When black pepper was a currency, why were the Chinese forced to chew cloves?

From the beginning of our history until the 19th century, people sought to possess spices. From the 1st millennium BC, this product was the most profitable and running worldwide. Spices were valued in Europe so much that they sometimes cost more than gold.

In some countries of the world, they even acted as a separate currency, which is why some rulers set themselves the goal of finding a way to the eastern plantations at all costs. Centuries passed, rulers and dynasties changed, and spices continued to guarantee wealth to the most successful countries in the world.

Spicy tycoons of the world

Since ancient times, spices have gone around the world from the plantations of India, Malaysia and Indonesia. From there, the goods were delivered to the coast of Hindustan, where they were reloaded onto Arab ships that delivered cargo to Oman, Egypt and by caravans to the Mediterranean Sea. This path has not changed for almost 2.5 thousand years, and the spice trade was the main capital of the countries mentioned. Only intermediaries in the Mediterranean waters were replaced.

Trade routes for spices
Trade routes for spices

Delivery of spices one way took up to 2 years. By the 12th century, the leadership in trade went to the Venetians. Despite the papal prohibition for Christians to trade with the Saracens, the Venetians found a way to open trading posts in Byzantium and the eastern Mediterranean.

In the 14th century, a French merchant decided to count how many times spices were resold until they reached Europe -12! It is clear that at each stage the goods received added value. Venice flourished at an unprecedented rate, becoming the richest city of the Middle Ages. But in the 15th century, Constantinople fell, and the Turks took over the spice trade.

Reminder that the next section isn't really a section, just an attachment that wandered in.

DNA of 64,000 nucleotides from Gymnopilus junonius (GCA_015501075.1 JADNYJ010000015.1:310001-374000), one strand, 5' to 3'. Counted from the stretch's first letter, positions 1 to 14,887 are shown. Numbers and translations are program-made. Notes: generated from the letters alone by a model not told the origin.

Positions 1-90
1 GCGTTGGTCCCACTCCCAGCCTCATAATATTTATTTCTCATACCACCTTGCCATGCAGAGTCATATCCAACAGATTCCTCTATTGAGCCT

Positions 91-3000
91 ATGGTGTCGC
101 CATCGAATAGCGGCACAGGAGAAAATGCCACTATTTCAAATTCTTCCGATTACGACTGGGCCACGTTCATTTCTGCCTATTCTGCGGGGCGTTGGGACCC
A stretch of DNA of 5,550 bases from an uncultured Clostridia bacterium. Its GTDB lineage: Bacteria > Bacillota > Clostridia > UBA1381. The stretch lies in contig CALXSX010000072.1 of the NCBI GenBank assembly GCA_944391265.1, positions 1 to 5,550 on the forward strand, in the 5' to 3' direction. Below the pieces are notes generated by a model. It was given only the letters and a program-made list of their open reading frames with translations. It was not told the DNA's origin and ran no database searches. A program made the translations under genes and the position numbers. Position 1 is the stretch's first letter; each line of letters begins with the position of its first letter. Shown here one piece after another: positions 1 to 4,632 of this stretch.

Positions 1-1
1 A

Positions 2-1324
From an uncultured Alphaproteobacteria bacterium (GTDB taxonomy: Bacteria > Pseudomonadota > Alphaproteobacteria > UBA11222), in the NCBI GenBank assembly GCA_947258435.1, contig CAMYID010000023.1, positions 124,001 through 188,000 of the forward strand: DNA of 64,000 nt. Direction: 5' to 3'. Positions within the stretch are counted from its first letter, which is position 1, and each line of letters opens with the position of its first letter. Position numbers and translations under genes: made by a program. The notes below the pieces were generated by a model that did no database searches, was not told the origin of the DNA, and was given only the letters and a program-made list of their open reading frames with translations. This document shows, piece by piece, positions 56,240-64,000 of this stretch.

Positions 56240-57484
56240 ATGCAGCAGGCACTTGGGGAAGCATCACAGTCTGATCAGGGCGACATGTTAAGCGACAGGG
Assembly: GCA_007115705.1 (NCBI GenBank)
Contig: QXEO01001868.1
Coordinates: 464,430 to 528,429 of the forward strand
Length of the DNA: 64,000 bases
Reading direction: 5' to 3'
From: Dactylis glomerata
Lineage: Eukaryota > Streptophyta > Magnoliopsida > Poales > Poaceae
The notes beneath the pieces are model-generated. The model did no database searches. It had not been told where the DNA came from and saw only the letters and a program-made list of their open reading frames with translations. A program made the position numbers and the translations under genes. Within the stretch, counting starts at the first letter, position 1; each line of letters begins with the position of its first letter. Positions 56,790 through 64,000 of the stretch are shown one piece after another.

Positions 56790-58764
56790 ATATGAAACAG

Over time, Spain and Portugal became the main suppliers of spices in the world. Soon France, England and the Netherlands entered the struggle for spice capital. Even the East India Companies were set up and given monopoly rights, making the spices even more expensive. To get the latest stories, install our app here.

Where did the popular spices come from today?

The reason for the enormous popularity of spices in the Middle Ages is obvious. In addition to their direct purpose – improving the quality of dishes, herbs retained the fresh taste of food, and some even served as preservatives. Fragrant food due to spices directly indicated prosperity. There are interesting stories about how spices known today appeared and were used from ancient times.

After the start of the voyage of Columbus, Vasco de Gama initiated his expedition, who dreamed of reaching India. Having traveled a long way, he returned from Indian soil with a valuable cargo – black pepper. With this spice, instead of a specie, a tribute was paid by entire cities, and this kind of payment was accepted with joy. Since then, not a single cuisine of the world can do without this spice.

Indispensable in any kitchen, the onion has been known for 4000 years BC. Onion bundles were found in the sarcophagi of the Egyptian pharaohs. The Romans, without fail, introduced onions into the diet of legionnaires, seeking to strengthen courage and strength. Richard the Lionheart kept an onion around his neck, and the Saracens demanded the bow as a ransom for every franc. To get the latest stories, install our app here